We are currently interested in developing PPII mimic ligands for a number of SH3 domains. Inspiration for our design comes from X-ray and NMR solution structures of SH3 domains in complex with proline-rich peptides like the structure above of the PI3K SH3 domain (blue) in complex with a proline rich peptide (red) (Cell, 1994, 76, 933). Investigations in our laboratories have resulted in the design on the novel SH3 binder shown below. Work is ongoing to develop more potent and selective SH3 ligands.

Fig 3

PPII Mimic Combinatorial Libraries: Because a number of our targets have an affinity for PPII helices that incorporate arginine residues, we are interested in developing methodology for the facile synthesis of arginine-containing PPII mimic combinatorial libraries. Through and iterative synthesis approach, using only six PTAAs and 20 N-Pmc thioureas, a significantly complex library can be generated that incorporates arginine PTAAs at three positions of a peptide.

Fig 4

The 1,3-diaza-Claisen Rearrangement, New methodology for the Synthesis of Guanidine-Containing Natural Products:

We are currently evaluating the scope and limitations of a novel reaction developed in our laboratory, the zwitterionic 1,3-diaza-Claisen rearrangement. In this transformation an N-sulfonyl-N'-alkyl thiourea is converted in situ to an N-sulfonyl-N'-alkyl carbodiimides that in turn react with a tertiary allylic amine forming a zwitterionic intermediate. The zwitterionic intermediate is then poised to undergo a 1,3-diaza-Claisen rearrangement affording an allylic guanidine.

Fig 5

The successful development of this rearrangement would allow facile access to a number of guanidine natural products through this novel reaction. In particular, the Batzelladine alkaloids and Isoptilocaulin are of interest.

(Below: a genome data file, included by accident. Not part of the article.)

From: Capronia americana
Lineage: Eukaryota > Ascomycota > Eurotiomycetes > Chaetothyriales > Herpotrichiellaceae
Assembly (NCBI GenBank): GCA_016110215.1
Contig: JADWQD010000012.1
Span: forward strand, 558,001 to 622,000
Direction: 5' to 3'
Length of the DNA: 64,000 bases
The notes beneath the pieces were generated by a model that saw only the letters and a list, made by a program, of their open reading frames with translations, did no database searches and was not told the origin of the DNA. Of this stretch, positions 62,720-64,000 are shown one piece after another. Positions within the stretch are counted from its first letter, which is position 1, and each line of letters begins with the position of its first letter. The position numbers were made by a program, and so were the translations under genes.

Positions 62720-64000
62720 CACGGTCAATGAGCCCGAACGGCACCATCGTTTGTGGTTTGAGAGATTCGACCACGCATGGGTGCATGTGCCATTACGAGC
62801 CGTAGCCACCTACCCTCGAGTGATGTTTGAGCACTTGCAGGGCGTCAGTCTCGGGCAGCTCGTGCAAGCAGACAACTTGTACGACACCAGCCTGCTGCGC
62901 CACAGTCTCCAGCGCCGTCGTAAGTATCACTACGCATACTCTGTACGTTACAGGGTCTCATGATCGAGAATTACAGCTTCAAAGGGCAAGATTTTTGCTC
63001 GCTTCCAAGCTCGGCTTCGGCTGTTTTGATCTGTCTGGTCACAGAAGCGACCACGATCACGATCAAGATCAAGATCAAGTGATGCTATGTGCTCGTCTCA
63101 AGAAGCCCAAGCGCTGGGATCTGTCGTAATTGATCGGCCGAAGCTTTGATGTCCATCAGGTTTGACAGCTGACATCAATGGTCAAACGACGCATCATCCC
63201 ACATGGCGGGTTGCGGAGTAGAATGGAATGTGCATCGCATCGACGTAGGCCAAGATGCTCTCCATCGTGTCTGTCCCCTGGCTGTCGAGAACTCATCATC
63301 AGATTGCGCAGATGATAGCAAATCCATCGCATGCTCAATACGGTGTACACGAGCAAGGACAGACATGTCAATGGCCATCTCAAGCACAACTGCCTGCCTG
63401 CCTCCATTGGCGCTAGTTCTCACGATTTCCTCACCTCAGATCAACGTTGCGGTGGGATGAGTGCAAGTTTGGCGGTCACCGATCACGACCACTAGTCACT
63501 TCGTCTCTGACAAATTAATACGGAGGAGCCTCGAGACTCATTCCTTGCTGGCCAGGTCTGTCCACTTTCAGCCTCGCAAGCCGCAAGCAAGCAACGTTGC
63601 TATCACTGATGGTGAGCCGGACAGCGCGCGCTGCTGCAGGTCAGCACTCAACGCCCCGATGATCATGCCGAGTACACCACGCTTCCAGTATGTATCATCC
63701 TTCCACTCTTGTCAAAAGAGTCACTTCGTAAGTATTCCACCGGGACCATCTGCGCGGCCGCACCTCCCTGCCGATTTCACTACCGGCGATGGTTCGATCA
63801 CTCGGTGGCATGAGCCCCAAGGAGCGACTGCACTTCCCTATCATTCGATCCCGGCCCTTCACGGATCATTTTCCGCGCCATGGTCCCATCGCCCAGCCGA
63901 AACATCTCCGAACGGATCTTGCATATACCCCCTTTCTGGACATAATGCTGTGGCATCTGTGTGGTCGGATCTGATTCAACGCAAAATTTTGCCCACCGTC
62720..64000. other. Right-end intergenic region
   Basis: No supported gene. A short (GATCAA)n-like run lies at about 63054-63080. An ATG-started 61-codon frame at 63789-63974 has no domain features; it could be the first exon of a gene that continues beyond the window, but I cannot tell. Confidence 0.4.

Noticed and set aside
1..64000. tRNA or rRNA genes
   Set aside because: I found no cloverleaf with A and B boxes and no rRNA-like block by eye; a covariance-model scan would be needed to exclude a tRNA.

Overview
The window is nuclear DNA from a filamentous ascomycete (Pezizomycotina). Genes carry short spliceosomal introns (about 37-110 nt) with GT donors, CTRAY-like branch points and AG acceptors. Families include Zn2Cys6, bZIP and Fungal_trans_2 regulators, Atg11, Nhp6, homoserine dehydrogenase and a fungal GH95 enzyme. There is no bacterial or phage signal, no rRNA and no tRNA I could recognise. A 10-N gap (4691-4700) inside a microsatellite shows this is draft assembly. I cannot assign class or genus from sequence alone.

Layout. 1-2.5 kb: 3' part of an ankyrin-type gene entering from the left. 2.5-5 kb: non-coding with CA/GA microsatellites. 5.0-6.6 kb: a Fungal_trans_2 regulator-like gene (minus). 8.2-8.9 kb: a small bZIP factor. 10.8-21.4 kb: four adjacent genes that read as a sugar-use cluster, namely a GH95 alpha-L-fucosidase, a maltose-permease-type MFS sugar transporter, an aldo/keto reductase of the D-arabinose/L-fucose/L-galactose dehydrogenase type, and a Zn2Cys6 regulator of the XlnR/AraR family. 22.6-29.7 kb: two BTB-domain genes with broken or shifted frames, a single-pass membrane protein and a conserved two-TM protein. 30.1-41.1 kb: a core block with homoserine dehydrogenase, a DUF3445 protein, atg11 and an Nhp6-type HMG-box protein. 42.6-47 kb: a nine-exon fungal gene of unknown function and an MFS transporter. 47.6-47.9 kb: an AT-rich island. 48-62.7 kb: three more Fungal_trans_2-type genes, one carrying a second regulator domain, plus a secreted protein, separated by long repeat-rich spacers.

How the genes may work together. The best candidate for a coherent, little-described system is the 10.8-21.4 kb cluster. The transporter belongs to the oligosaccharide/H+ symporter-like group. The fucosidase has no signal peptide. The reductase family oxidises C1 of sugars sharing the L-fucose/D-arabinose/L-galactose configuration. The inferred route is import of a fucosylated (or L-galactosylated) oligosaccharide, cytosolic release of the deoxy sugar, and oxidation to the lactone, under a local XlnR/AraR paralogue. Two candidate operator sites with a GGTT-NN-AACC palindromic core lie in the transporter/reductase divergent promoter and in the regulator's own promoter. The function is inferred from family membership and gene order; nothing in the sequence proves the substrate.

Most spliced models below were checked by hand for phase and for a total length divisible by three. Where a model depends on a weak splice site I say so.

Fig 6

Selected Publications

R. M. Aranha, A. M. Bowser, J. S. Madalengoitia, “Facile 1,3-diaza-Claisen Rearrangements of Tertiary Allylic Amines Bearing an Electron Deficient Alkene” Org. Lett. 2009, 11, 575-578.

S. Flemer, A. Wurthmann, A. Mamai, J. S. Madalengoitia, “Strategies for the Solid-Phase Diversification of Poly-L-Proline Type II Peptide Mimic Scaffolds and Peptide Scaffolds Through Guanidinylation” J. Org. Chem. 2008, 73, 7953.

N. Huang, T. Jiang, T. Wang, M. Soukri, R. Ganorkar, B. Deker, J.-M. Leger, J. Madalengoitia, M. E. Kuehne, “The Acyclic Dieneamine Indoloacrylate Addition Route to Catharanthine” Tetrahedron 2008, 64, 9850.

S. Flemer, J. S. Madalengoitia, “Synthetic Routes into N-Pmc-N', N"-Disubstituted Guanidine Systems via Guanylation of Amines with N-Pmc-N'-alkyl Substituted Thioureas: Scope and Limitations of the Reaction” Synthesis 2007, 13, 81.

R. Ganorkar, A. Natarajan, A. Mamai, J. S. Madalengoitia "Synthesis of Conformationally Constrained Lysine Analogs" J. Org Chem. 2006, 71, 5004.

R. Zhang, A. Natarajan, S. Flemer, A. Mamai, C. Nickl, W. Dostmann, and J. S. Madalengoitia "Poly-L-Proline Type II Peptide Mimics as Probes of the Active Site Occupancy Requirements of cGMP Dependent Protein Kinase" J. Peptide Res. 2005, 66, 151-9.

A. M. Bowser and J. S. Madalengoitia "Synthesis of Highly Substituted Ureas and Thioureas Through 1,3-Diaza-Claisen Rearrangements" Tetrahedron Lett. 2005, 46, 2869.

A. M. Bowser and J. S. Madalengoitia "A 1,3-Diaza-Claisen Rearrangement that Affords Guanidines" Org. Lett. 2004, 6, 3409.

Mamai, A.; Madalengoitia, J. S. "Solid-Phase Guanidinylation as a Diversification Strategy of Poly-L-Proline Type II Peptide Mimic Scaffolds," Org. Lett. 2001, 3, 561.

Madalengoitia, J. S. "A Novel Peptide Fold: A Repeating βII'-Turn Secondary Structure" J. Am. Chem. Soc. 2000, 122, 4986.

Zhang, R.; Brownewell, F. E.; Madalengoitia, J. S. "Pseudo A(1,3) Strain as a Key Conformational Control Element in the Design of Poly-L-Proline Type II Peptide Mimics" J. Am. Chem. Soc. 1998, 120, 3894.